Thallium-201 myocardial perfusion imaging in aortic valve stenosis

Ian K. Bailey, Patricia C. Come, David T. Kelly, Robert D. Burow, Lawrence S.C. Griffith, H. William Strauss, Bertram PittMD

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Abstract

The clinical utility of thallium-201 myocardial perfusion imaging in aortic valve stenosis was evaluated at rest and after exercise in three groups of patients: (1) 20 normal subjects, (2) 11 patients with aortic valve stenosis and coronary artery disease (70 percent or greater narrowing of luminal diameter), 11 patients with aortic valve stenosis without coronary artery disease (30 percent or less narrowing). Seven of the latter 22 patients also had postoperative imaging studies. None of the normal subjects had perfusion abnormalities either at rest or after maximal exercise. Three patients with aortic stenosis and coronary artery disease and one with aortic stenosis alone had focal perfusion defects present at rest suggesting prior myocardial infarction. Five patients with aortic stenosis and coronary artery disease manifested new focal perfusion defects and also a pattern of widespread left ventricular wall "thinning" in the postexercise thallium image suggesting diffuse subendocardial ischemia; three had wall "thinning" alone, and two no change in resting focal defects. Five patients with aortic stenosis without coronary artery disease also manifested focal perfusion defects and wall thinning; one had wall thinning alone, and one a new focal defect alone. Two patients had new resting focal defects after surgery, suggesting perioperative damage, and four patients no longer had either the focal or the diffuse pattern of exercise ischemia seen preoperatively. Thallium-201 imaging is of value in assessing the results of surgery in aortic stenosis. However, the technique does not allow adequate separation of patients with aortic stenosis and coronary artery disease from those with aortic stenosis alone because (1) angiographically significant coronary artery disease may not always produce focal ischemia before diffuse subendocardial ischemia develops, and (2) angiographically insignificant coronary artery disease may become functionally critical in the presence of aortic stenosis and produce focal ischemia.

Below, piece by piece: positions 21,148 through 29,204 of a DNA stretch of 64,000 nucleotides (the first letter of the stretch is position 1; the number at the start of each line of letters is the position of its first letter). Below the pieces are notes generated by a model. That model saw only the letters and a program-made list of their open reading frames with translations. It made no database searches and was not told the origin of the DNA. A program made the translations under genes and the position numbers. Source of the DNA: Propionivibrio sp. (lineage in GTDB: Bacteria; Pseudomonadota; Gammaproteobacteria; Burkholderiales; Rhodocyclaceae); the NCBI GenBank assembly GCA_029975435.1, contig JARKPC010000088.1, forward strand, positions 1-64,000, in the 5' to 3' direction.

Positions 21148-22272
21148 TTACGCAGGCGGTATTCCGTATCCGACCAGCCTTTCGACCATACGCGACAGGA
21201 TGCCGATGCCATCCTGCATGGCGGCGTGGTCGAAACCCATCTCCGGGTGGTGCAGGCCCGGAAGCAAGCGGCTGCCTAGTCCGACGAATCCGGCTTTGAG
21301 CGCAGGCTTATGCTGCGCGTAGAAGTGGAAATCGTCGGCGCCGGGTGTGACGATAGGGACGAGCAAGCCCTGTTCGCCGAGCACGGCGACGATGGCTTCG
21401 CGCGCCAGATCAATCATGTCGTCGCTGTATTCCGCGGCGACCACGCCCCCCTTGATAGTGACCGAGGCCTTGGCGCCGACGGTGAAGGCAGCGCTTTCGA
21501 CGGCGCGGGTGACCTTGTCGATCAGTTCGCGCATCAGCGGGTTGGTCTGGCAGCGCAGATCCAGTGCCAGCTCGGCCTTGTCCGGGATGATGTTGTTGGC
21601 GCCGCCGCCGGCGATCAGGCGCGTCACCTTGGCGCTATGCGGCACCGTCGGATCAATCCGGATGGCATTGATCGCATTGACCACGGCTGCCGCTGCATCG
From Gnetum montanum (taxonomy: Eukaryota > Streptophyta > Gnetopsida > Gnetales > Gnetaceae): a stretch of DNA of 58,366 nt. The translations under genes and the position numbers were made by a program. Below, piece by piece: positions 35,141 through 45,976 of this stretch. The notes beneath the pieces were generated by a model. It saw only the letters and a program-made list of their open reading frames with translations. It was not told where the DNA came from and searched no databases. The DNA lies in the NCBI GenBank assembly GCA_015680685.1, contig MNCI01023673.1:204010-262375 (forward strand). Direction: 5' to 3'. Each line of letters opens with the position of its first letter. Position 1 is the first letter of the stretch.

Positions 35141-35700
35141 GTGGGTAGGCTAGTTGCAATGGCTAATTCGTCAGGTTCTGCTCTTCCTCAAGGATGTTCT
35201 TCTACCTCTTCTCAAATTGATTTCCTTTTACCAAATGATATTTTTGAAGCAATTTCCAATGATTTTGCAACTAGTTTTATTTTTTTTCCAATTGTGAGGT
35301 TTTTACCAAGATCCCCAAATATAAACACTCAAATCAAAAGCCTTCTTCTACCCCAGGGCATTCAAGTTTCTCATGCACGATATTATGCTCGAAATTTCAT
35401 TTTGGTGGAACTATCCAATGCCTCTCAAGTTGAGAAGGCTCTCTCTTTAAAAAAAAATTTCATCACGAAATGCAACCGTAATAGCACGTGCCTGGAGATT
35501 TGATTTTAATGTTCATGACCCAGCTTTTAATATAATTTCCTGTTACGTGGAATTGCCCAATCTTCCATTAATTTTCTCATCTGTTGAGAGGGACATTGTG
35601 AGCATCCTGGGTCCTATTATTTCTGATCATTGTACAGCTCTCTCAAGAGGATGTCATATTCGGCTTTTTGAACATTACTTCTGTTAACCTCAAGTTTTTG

Original languageEnglish
Pages (from-to)889-899
Number of pages11
JournalAmerican Journal of Cardiology
Volume40
Issue number6
DOIs
StatePublished - Dec 1977
Externally publishedYes

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